I called the television station to confirm what I had just heard. It was true. I could not believe that the Disney organization, my employers, would allow such a historic structure to be auctioned off!

How could Walt’s garage have been sitting there quietly for all those many years, weather-beaten and lonely, just waiting for someone to notice? Why wasn’t it in a place of honor at Disneyland or in Burbank? Now that people knew it still existed and where it was, would it fall victim to vandals or those hoping to turn a profit by peeling away bits of that historic structure and putting them up for sale?

Even if the garage did sell at the auction, would the buyer it treat it with respect? Would the Disney Company swoop in at the last moment and rescue it?

And how the heck did this guy I had never heard of become the current owner of the garage? Was he a man of integrity and vision? Or was he just out to make a quick buck?

All these questions and so many more troubled me, so I went to the auction.

The clock kept ticking and ticking. I could feel my heart racing.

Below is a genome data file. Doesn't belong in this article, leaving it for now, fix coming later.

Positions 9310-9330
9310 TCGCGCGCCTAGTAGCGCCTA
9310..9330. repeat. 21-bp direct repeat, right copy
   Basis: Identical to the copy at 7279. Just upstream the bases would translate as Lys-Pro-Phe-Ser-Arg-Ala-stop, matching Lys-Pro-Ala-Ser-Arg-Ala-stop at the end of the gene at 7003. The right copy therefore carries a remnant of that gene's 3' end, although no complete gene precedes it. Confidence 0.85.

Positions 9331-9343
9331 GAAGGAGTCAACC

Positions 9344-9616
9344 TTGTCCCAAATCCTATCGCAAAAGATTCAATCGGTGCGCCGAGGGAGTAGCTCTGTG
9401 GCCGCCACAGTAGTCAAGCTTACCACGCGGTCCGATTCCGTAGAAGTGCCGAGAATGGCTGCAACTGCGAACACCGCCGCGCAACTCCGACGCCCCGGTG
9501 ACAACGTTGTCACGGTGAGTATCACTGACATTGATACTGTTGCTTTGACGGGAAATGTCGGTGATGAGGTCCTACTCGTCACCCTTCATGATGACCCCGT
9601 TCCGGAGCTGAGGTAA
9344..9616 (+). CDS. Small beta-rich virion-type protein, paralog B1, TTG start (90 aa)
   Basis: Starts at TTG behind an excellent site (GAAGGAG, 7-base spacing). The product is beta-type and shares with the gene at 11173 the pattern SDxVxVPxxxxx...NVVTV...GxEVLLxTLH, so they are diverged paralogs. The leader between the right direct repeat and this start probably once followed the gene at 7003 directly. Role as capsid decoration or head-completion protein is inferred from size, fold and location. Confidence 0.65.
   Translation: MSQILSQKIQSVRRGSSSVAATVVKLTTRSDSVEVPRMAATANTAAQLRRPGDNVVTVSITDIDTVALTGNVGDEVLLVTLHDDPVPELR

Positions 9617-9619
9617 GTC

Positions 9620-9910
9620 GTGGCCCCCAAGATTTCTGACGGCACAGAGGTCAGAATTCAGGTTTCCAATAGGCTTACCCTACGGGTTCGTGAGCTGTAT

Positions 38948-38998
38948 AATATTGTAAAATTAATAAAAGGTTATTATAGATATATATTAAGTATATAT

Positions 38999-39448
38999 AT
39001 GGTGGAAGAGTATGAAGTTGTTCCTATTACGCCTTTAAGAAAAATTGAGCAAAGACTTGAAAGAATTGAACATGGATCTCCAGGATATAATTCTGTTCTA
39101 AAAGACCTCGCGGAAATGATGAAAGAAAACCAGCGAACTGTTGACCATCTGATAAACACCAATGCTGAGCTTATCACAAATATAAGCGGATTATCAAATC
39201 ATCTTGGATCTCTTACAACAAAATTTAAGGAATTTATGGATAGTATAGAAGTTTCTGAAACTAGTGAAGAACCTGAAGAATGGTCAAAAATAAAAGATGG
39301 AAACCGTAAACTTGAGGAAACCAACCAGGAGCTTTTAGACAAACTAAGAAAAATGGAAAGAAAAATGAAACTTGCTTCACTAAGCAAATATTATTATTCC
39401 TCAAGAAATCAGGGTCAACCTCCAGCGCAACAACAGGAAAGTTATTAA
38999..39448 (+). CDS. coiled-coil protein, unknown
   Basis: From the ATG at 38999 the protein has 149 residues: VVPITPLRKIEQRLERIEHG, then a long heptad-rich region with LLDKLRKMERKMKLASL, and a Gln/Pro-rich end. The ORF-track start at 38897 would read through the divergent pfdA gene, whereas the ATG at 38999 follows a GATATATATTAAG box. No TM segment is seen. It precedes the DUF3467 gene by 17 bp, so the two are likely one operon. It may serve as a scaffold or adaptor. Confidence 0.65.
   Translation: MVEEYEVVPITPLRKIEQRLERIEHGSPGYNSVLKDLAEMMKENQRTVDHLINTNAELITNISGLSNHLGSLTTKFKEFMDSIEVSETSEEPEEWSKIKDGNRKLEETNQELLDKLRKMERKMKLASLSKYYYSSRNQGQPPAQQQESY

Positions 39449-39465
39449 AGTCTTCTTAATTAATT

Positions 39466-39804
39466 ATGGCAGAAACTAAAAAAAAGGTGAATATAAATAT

What would happen if nobody bid on the garage?

The answer, it turned out, was the beginning of one of my most exciting and satisfying adventures.

Let me tell you all about it. This is the way it really happened.

Arthur C. "Buddy" Adler

Art was born in Queens, New York, on May 5, 1932, and began a ten-year career with Disney in the Contracts Administration Department in 1974. After his retirement, he turned to acting and various charitable causes, including the rescue of Walt Disney's first studio, in actuality his uncle Robert's ramshackle garage, at an auction.

After acquiring the garage, Art led a group of investors called the Friends of Walt Disney in the preservation and eventual sale of the garage to a historical society. Art was also instrumental in President Ronald Reagan's proclamation of a Walt Disney Recognition Day.

Art Adler passed away on September 23, 2014.

A Chat with Jim Korkis

Check back for a short chat with Jim Korkis about the historical significance of Walt's garage. Jim provided additional historical content for the book.

In this excerpt, from "The Famous Garage Auction", Art Adler remembers what it was like to walk into Walt's garage for the first time—and then realize he couldn't afford the opening auction bid.

After I heard on local television in Laguna Hills, California, about Walt’s garage going up on the chopping block, I decided that I had to be at the auction, if only just to see and maybe touch the garage. I wanted to discover why this historic American landmark was sitting there next to a house in Los Angeles rotting away and not on Disneyland’s Main Street, U.S.A. for the world to see what one man could accomplish from such humble beginnings.